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Source:  The Atlantic

When NASA launched Apollo 8 on December 21, 1968, the manned spaceflight mission had one objective: “To go around the moon and get back alive,” remembers astronaut Bill Anders in a new short documentary, “Earthrise,” directed by Emmanuel Vaughan-Lee. “There was essentially zero interest in images of the Earth from space. It was just one more thing to divert the crew from actually completing the mission.”

Everything changed, however, when the astronauts first glimpsed the blue planet from space. “It looked like the only thing in the entire universe,” Frank Borman, another astronaut on the crew, says in the film. “All this inky black void, and Earth was there with this beautiful blue hue to it—the blue marble.”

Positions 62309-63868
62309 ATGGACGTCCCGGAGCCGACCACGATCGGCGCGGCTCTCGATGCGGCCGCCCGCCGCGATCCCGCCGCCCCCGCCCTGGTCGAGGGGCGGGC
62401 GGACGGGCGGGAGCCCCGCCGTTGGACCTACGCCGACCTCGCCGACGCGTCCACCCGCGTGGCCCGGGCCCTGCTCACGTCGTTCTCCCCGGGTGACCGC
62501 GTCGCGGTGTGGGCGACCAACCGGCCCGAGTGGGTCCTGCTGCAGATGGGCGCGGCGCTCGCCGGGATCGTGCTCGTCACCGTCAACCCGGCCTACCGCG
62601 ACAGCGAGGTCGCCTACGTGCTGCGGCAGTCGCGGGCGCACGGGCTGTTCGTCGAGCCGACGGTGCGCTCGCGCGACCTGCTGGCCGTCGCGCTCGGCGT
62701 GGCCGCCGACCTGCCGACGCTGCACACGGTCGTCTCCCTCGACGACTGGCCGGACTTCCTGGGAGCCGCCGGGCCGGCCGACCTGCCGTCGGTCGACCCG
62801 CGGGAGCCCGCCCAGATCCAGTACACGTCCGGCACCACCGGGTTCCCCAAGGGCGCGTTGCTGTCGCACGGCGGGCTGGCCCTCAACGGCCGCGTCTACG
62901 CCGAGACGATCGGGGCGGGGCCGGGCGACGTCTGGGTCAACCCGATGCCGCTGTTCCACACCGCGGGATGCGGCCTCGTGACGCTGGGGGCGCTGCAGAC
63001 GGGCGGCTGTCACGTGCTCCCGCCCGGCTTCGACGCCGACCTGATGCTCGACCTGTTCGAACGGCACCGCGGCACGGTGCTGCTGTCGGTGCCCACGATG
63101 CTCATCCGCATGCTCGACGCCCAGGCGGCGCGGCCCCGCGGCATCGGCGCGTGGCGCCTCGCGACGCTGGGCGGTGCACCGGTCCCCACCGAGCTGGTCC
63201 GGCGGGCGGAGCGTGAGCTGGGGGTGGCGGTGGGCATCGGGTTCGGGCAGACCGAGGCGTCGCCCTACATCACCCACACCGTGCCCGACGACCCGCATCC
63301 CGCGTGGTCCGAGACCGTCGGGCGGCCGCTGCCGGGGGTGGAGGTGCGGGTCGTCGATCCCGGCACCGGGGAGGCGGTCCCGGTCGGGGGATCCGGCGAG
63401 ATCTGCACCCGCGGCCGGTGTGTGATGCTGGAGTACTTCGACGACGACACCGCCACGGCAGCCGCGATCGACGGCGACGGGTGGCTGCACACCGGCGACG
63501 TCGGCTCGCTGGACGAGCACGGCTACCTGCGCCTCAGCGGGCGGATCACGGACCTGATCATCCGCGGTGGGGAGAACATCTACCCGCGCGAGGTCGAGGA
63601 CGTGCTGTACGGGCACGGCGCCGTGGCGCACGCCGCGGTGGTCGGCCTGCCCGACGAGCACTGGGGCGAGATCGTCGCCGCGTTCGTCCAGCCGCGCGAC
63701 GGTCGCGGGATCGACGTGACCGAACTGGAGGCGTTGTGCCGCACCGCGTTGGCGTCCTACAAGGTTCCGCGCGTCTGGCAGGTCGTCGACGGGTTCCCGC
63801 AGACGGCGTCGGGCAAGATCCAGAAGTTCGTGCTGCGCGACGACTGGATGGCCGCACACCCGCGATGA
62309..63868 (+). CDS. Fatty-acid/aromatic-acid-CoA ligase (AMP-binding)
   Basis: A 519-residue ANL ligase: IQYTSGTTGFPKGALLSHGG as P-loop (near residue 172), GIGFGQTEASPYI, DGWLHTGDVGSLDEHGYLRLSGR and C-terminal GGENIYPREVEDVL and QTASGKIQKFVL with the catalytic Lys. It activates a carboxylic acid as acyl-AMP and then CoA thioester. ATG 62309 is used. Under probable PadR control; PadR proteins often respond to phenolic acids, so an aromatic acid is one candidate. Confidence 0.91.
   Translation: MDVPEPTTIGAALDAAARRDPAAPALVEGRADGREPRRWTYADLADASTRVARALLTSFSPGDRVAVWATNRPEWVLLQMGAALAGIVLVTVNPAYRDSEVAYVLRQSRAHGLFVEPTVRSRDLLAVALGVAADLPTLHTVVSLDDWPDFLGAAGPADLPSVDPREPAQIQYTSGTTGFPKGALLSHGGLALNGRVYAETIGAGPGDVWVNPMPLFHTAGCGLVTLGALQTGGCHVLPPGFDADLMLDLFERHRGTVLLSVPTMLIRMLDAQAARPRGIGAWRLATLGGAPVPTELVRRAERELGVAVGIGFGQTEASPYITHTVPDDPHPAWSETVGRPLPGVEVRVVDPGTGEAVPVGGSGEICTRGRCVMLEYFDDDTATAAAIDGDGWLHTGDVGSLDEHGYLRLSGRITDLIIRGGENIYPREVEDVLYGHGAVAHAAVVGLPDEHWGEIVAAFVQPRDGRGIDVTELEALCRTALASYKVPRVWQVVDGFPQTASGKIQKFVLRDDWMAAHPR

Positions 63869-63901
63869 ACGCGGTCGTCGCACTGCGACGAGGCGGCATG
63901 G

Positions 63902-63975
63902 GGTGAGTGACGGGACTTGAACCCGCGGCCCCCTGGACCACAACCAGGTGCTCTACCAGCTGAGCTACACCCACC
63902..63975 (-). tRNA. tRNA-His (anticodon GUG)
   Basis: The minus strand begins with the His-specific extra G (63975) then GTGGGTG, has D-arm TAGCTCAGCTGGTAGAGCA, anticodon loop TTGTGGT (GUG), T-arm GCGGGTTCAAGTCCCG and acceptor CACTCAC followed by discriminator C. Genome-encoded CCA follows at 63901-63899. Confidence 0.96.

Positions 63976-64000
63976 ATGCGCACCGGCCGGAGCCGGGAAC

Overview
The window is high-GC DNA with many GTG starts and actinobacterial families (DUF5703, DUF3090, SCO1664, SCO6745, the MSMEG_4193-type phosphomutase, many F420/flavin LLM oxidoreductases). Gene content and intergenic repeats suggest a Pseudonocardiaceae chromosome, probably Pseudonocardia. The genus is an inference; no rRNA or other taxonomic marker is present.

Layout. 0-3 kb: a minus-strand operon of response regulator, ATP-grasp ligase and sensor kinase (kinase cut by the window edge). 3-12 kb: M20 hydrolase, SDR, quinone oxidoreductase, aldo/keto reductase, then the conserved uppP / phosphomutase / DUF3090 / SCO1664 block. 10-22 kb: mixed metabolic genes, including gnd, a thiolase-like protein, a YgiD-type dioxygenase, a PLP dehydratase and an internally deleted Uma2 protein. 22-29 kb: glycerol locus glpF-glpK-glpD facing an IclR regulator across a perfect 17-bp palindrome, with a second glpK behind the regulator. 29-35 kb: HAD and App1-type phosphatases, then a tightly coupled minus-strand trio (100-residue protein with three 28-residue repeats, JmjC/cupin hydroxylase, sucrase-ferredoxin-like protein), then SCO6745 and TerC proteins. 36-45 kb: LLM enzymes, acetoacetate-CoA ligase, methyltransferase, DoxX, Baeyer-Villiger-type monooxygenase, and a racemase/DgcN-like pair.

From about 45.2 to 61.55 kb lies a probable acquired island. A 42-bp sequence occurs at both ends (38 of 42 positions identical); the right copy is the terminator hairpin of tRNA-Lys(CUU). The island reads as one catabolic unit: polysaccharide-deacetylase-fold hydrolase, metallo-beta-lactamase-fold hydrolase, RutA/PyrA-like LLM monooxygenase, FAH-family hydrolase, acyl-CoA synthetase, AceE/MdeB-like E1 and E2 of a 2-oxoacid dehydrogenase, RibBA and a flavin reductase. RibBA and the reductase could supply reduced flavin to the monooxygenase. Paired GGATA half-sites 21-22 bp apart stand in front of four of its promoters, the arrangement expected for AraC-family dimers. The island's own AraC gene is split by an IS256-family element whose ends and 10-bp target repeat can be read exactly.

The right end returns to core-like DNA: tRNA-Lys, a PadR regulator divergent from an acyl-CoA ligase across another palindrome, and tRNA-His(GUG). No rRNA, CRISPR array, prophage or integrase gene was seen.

Later in the mission, as the spacecraft settled into lunar orbit, Earth appeared to rise over the moon’s stark, colorless horizon. Anders snapped a 70 mm photograph, which was later called Earthrise.

The first color photograph of Earth “captured a perspective of our planet never seen before and led to a collective shift in consciousness—one that saw the Earth as part of an interconnected whole,” Vaughan-Lee told The Atlantic. “I wanted to know the story behind the photograph … to know what it was like for the first human beings to see and experience Earth from space. The photograph holds the astronauts’ experience within it.”

Read the story at The Atlantic. 

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